During her career in New York, she was an associate attorney at both Rogers & Wells (now Clifford Chance) and Hodgson Russ in New York City. After a hiatus in her legal career to care for her children, she resumed her legal career by passing the Virginia bar in 2014 and began working for the Hook Law Center, P.C., where she expanded her estate planning practice to include elder law, specifically focusing on asset protection planning for Medicaid and Veteran’s benefits.
She is a proud graduate of the University of Virginia where she received a B.A. with distinction in Psychology in 1988 and is also a graduate of SUNY-Buffalo where she received an M.A. in Clinical Psychology in 1990.
Teresa Bush joined InterActive Legal in 2007 and serves as Director of Education and Support Services.
Ms. Bush has been licensed to practice law since 1991, and focused her practice exclusively on issues of estate and gift tax planning, probate, charitable planning, and estate and trust administration. She began her practice in a small law firm, planning for clients of all levels of wealth. Thereafter, she practiced for a number of years in the Tax Section of Kelly, Hart and Hallman, P.C. in Fort Worth, Texas, and as an estate and gift tax consultant for the Dallas office of Ernst & Young, in both cases focusing on planning for very high net worth clients.
Ms. Bush received her J.D. from the University of Texas School of Law, where she was a research assistant for Professor Stanley M. Johanson. She studied at Edinburgh University and the London School of Economics prior to obtaining a B.A. in Economics and Political Science from Rice University in Houston. While studying abroad, she worked as an intern for a Member of Parliament in the British House of Commons.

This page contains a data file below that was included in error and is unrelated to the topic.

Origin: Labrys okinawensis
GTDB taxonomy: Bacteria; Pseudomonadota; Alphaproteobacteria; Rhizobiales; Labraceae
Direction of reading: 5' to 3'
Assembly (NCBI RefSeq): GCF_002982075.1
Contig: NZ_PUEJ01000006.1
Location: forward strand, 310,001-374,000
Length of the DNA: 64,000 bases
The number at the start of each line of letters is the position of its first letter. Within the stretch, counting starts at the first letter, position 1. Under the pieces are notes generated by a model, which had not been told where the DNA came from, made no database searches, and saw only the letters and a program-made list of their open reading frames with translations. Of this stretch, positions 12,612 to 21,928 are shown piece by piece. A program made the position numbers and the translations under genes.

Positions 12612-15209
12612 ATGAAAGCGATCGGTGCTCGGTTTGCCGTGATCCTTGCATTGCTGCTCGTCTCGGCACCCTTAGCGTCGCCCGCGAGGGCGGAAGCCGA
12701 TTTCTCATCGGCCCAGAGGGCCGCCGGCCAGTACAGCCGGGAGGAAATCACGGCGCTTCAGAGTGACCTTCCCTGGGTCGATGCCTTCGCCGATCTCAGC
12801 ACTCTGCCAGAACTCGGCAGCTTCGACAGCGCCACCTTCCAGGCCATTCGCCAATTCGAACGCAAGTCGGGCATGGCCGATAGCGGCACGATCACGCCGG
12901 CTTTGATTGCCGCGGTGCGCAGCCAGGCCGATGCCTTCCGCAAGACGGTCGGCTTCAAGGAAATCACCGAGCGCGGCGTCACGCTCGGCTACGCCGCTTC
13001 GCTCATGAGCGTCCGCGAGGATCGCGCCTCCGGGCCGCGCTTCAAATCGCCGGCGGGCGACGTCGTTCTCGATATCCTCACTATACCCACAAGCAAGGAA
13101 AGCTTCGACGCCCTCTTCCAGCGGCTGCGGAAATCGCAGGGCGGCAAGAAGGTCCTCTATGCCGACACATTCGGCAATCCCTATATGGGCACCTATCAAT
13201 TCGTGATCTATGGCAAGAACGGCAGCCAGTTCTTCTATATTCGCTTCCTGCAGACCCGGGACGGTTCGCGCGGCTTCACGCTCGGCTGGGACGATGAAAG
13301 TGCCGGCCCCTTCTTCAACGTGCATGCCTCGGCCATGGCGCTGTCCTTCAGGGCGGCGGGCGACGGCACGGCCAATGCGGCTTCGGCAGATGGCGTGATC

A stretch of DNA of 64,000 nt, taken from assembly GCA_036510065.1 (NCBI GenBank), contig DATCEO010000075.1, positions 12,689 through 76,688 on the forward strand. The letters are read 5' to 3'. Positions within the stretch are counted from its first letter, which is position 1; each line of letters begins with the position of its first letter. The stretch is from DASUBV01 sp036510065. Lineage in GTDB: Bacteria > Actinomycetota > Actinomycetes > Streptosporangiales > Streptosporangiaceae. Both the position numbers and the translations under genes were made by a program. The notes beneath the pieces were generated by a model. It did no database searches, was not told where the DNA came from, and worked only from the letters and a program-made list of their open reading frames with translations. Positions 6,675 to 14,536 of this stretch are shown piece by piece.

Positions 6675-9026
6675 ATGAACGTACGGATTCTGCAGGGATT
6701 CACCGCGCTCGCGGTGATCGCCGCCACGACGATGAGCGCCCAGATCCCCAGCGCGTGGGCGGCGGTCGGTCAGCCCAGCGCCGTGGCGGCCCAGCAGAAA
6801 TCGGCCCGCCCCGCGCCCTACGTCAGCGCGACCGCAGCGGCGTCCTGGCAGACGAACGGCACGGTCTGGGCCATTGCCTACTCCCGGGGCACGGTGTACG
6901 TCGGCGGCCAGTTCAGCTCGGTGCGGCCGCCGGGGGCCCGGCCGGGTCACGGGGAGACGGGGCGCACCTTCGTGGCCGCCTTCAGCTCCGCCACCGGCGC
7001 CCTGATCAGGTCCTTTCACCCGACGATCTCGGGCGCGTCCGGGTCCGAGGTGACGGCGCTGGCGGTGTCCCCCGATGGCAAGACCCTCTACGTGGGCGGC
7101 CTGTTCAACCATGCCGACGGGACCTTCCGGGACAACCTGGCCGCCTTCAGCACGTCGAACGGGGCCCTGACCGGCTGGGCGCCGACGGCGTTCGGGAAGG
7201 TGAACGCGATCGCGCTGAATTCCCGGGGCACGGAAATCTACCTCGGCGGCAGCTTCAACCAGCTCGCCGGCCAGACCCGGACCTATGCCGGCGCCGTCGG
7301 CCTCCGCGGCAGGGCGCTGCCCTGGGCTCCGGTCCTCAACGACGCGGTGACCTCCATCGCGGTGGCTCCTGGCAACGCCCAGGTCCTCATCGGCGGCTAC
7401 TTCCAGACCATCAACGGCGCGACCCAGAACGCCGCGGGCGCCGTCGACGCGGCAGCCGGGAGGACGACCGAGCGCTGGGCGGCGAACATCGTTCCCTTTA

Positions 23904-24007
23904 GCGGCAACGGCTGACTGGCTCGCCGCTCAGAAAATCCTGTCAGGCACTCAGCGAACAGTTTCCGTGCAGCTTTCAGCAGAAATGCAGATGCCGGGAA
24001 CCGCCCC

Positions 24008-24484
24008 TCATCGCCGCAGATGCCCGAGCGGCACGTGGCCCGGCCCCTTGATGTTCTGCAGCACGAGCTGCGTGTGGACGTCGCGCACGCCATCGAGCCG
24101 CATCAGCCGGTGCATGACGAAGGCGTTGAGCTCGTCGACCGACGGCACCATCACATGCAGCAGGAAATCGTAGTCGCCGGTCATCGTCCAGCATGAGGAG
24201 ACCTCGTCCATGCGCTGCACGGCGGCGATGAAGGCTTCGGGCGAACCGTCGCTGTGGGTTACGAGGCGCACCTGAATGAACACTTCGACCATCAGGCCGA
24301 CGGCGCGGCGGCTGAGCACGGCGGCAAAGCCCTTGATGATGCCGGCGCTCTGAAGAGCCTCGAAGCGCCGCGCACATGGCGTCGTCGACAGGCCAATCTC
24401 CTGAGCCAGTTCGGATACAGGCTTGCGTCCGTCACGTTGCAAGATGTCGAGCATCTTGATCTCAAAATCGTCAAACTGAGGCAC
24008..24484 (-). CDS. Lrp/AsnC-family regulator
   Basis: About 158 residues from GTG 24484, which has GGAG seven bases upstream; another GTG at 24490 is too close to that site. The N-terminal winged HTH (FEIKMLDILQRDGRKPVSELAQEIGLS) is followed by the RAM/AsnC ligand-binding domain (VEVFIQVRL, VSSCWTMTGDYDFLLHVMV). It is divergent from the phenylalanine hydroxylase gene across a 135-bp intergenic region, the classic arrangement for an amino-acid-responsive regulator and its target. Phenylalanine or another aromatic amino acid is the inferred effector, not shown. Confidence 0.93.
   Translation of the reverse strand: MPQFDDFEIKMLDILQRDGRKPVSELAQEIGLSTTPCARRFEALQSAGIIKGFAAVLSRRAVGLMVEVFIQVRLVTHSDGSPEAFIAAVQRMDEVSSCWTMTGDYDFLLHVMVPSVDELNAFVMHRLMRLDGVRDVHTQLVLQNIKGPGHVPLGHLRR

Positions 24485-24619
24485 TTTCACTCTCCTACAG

Ms. Bush taught legal research and writing as a Teaching Quizmaster in law school, and later taught estate planning extension courses for American College of Financial Services CLU candidates. She has presented several online webinars on estate planning and drafting topics, and is the author or co-author of a variety of estate planning articles.
Vanessa Kanaga serves as CEO of InterActive Legal. Vanessa received her J.D. from Cornell Law School and holds a B.A. in Philosophy from Wichita State University, as well as an Advanced Professional Certificate from New York University School of Law. She is licensed in New York and Kansas, and currently lives in Arizona. Prior to joining InterActive Legal in 2013, Vanessa practiced in New York, at Milbank LLP and Moses & Singer LLP, and in Kansas, at Hinkle Law Firm, LLC. She has experience in a range of estate planning matters, including high net worth tax planning and asset protection planning.
In her role as CEO, Vanessa oversees strategic planning and development of InterActive Legal services and solutions, working with her valued colleagues to continuously provide reliable content and forward-thinking strategies to the estate planning and elder law attorneys who subscribe to InterActive Legal products. Vanessa also serves as the Moderator for the InterActive Legal Roundtable webinar series, fostering collegial discussion among a group of expert panelists on trending topics in estate planning.